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Bridge bundling pilot program wraps up with St. Joseph project completion

Fast facts:

  • The Nottawa Road bridge in St. Joseph County reopened to traffic Tuesday, Nov. 22. It is the final bridge repaired under the Michigan Department of Transportation (MDOT) bridge bundling pilot project.
  • The pilot encompassed major improvements to 19 locally owned bridges in 2022. All of the projects have now been largely completed.
  • MDOT's online dashboard at Michigan.gov/BridgeBundling allows the public to track details of the bridges and progress on the projects. An interactive graphic summarizes bridge information.

LANSING, Mich. ­- The Nottawa Road bridge in St. Joseph County, under repair since late August, reopened to traffic Tuesday as the Michigan Department of Transportation (MDOT) bridge bundling pilot project reached its successful conclusion for the year.

The Nottawa Road bridge over the Prairie River, built in 1963, was in serious condition before repairs and had load restrictions posted.

All 19 local agency bridge bundling projects are now largely completed. All bridges encompassed by the program were reopened to traffic within short time frames, most within 60 or 90 days from the start of repairs.

This year's bridge bundling pilot project, the first of its kind in Michigan, repaired 19 bridges in serious or critical condition that are owned by local agencies. Each bridge had its superstructure replaced, including full removal and replacement of the bridge deck and supporting beams.

"The major success of this program was making a positive impact in 19 communities by building structures that can provide safe, reliable transportation for 40 or more years, and longer with recommended maintenance," said Rebecca Curtis, director of MDOT's Bureau of Bridges and Structures. "While these 19 bridges are only a small dent in the backlog of structures with serious needs, we were able to demonstrate that bridge bundling can be a successful way for MDOT to share our technical and programmatic experience with our local agency partners."

The pilot project was funded by Federal Highway Improvement Program (HIP) dollars. MDOT bridge staff and consultants did preliminary design and construction administration work for the bridge bundling program. The design-builder was a joint venture of two Michigan-based bridge contractors, C.A. Hull and Anlaan, which made the low bid of $24.3 million for the 19-bridge bundle. Alfred Benesch & Co. was the lead design firm for the design-build team.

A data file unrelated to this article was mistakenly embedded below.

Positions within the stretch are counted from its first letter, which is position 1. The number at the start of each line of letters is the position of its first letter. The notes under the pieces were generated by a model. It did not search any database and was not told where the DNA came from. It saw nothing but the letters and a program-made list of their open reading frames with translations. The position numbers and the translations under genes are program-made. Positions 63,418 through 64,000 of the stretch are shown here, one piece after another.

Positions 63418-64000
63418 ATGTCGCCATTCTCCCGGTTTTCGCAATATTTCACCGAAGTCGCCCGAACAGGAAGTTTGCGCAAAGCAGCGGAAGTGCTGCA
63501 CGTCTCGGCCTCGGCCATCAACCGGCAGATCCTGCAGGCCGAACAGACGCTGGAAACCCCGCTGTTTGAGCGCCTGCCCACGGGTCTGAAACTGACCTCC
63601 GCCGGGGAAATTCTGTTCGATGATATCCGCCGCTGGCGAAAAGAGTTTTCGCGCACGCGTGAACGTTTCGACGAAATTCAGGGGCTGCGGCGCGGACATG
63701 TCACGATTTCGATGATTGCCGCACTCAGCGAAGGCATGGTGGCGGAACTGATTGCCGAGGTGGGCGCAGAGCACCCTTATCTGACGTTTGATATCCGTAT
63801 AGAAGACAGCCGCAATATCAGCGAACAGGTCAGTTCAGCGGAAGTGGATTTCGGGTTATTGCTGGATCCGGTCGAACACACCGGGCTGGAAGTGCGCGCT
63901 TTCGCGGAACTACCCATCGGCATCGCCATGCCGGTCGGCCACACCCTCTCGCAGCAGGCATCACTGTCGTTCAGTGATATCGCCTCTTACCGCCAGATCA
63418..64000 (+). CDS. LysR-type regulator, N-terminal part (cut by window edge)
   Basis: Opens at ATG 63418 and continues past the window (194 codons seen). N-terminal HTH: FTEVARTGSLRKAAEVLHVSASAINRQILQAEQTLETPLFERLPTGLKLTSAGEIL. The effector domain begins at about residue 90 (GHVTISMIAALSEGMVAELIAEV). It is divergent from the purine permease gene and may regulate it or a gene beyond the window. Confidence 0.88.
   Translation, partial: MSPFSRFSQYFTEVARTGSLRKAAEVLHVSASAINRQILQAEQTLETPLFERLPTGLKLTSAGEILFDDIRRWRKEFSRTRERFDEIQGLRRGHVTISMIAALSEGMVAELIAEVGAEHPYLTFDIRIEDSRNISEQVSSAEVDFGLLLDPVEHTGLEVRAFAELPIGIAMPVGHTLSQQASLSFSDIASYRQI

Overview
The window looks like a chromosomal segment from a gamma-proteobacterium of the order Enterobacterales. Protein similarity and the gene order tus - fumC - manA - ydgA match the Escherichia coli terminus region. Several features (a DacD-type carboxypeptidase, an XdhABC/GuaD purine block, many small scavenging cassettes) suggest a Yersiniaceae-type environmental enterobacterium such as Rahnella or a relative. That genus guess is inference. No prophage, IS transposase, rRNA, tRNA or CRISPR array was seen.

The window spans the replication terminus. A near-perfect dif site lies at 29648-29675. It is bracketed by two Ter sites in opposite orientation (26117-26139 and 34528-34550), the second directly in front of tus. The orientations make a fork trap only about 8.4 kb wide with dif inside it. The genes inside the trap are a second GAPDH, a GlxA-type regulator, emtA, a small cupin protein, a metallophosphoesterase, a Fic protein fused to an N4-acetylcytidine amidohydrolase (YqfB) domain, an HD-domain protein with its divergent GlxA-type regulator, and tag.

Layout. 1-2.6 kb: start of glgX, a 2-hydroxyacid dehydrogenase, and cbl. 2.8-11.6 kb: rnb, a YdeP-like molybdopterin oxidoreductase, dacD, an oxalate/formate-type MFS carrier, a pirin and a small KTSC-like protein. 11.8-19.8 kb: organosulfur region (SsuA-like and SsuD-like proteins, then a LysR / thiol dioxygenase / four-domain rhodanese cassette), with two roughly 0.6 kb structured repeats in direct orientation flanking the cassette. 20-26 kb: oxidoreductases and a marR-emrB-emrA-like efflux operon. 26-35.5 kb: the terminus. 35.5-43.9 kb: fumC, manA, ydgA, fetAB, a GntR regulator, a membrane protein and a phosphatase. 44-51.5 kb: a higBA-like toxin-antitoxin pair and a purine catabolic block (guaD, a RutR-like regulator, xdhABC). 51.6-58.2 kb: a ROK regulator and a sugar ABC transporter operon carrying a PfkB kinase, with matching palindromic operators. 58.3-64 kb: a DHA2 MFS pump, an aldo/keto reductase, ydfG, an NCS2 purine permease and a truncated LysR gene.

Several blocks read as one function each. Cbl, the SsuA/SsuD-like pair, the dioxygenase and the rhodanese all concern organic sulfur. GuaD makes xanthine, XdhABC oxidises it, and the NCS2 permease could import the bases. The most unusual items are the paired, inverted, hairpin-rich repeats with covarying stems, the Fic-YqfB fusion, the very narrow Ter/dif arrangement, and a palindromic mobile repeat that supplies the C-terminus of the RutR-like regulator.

Sue Datta, MDOT's senior project manager for the bridge bundling pilot, said the experience was a new one for MDOT, requiring the department to build trust in a non-traditional process.

"It went well due to the collaboration, trust, and mutual respect that we were able to build and develop amongst all the key participants," Datta said. "This made it a success, and a repeatable process for future bundles."

Datta said every local bridge owner was pleased with the work. Local agencies now have updated bridges built quickly with innovative technologies.

"Every bridge in the pilot was opened within a short time frame," Datta said. "All but two were opened earlier than contractually required. It isn't normal to be early on so many projects. This allowed us to restore traffic for the local communities faster and more efficiently."

An online dashboard at Michigan.gov/BridgeBundling provided project updates throughout the construction season and showed percent completion, detour routes, progress photos, and other detailed information for each project.

The pilot program was only the first phase of the bridge bundling initiative. $196 million in federal COVID relief funds appropriated by Gov. Gretchen Whitmer and the Legislature will allow the state to execute Phase II of the bridge bundling program, now in preliminary phases, to address 59 more bridges beginning next year.

A list of the Phase II bridges, which were prioritized based on regional mobility and safety, is available online. Phase II focuses on closed and load-posted bridges. Some will be permanently removed while others will be fully replaced.

MDOT expects bridge bundling, which covers several bridge locations under one contract, to streamline coordination and permitting, increase economies of scale, and improve bridge conditions on local routes around the state.